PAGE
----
At manager level consultants are expected to have a good level of industry knowledge and exemplary consultant skills in order to manage both the client relationship and the junior team members. Whilst they will have junior resource to conduct heavy analysis or research they will be responsible for the overall output. This often means providing guidance for junior team members on where they might find the right information and how to carry out the necessary analysis. It will also mean reviewing and iterating the work of the junior team members. Good managers will work with their junior team members to improve their work in order to upskill them and improve their technical skills.


As a consultant becomes more senior they will have more interactions with the client. Maintaining a good client relationship is an essential skill for consultants as often the client holds the information needed to carry out the necessary analysis in order to reach meaningful conclusions. On a day to day basis the project manager will be the person interacting with the client and working with them on the project hence why managers in some firms are called engagement managers, as they are the one engaging with the client.


Partners and directors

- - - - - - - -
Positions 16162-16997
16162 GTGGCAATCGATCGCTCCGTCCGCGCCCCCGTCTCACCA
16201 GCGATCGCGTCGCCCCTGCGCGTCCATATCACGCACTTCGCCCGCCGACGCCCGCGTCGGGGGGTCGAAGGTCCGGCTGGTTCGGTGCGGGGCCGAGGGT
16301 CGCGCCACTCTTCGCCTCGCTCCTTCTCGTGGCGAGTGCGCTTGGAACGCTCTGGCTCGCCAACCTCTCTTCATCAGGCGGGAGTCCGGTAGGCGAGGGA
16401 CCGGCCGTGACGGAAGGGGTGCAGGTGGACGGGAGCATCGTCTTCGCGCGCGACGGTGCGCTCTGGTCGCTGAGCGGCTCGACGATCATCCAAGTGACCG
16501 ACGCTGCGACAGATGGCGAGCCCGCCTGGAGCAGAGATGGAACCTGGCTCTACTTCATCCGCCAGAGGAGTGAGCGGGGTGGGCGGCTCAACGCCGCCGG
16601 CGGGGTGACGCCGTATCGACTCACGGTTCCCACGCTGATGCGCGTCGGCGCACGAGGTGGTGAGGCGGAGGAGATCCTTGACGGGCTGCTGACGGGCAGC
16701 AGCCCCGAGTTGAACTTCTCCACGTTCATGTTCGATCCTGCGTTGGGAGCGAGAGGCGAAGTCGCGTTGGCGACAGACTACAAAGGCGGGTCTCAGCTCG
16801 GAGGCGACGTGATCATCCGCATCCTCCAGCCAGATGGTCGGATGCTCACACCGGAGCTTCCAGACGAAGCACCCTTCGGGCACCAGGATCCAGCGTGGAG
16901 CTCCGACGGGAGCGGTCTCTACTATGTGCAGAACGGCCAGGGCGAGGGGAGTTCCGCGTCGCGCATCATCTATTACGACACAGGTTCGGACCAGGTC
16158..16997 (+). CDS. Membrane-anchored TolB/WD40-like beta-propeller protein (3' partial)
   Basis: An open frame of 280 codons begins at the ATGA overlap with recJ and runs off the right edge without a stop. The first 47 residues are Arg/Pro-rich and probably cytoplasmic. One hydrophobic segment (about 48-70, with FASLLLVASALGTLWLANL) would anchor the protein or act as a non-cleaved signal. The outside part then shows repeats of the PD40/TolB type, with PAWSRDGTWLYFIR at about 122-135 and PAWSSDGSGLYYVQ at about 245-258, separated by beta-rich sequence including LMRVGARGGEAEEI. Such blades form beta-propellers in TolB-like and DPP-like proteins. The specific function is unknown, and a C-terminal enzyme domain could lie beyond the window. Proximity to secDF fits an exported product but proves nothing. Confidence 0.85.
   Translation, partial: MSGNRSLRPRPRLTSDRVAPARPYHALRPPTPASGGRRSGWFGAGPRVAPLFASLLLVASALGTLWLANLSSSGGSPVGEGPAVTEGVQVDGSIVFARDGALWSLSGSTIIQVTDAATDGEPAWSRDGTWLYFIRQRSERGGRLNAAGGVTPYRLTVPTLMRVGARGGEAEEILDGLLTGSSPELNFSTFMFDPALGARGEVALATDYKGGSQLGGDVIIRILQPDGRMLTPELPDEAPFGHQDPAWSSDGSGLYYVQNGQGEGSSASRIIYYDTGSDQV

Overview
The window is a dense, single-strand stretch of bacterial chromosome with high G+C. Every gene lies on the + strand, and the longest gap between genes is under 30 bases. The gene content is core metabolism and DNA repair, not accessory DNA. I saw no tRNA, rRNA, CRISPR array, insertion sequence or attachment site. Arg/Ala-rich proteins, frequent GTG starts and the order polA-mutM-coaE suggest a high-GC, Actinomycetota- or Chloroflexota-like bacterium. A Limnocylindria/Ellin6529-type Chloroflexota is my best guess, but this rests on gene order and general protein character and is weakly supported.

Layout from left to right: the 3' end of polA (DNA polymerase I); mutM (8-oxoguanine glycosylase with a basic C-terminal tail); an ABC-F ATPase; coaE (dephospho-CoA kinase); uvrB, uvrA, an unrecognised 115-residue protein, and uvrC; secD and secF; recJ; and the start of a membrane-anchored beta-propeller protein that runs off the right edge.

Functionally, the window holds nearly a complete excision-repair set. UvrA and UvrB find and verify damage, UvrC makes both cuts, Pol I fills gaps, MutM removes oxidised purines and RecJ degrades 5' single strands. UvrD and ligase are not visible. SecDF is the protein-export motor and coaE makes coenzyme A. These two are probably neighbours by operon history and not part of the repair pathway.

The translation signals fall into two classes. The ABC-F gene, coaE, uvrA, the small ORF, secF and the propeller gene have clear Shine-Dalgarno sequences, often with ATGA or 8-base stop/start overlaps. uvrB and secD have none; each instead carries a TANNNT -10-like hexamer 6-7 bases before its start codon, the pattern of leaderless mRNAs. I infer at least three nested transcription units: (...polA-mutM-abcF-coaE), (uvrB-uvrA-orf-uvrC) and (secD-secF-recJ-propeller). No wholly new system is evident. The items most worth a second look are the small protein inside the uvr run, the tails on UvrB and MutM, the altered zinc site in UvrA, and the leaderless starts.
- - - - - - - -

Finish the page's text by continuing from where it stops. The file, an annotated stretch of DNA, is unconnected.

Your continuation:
At the top of the pyramid the job role changes from delivery to two key responsibilities; revenue generation and industry expertise. Companies pay consultants to provide specialist skills and expertise that they do not have in-house, to trust that a consultancy is going to do a good job they want to be confident that they possess the expertise and competency to deliver what they need. This means that companies want to purchase work from the expert. In a consulting firm that is the partner. Partners are the sales force of a consulting firm and each one is expected to bring in revenue to the business. Often directors are only promoted to the role of partner if they demonstrate the amount of revenue they have and will bring into the firm that wouldn’t be generated otherwise.


Another responsibility of senior team members is to provide their industry and consulting expertise in an advisory capacity to the project team. There will be knowledge that they have that is required to complete analysis and research that more junior team members do not possess and cannot find using other research methods. This insight and expertise is extremely valuable to the client and it is what they expect from a consulting firm.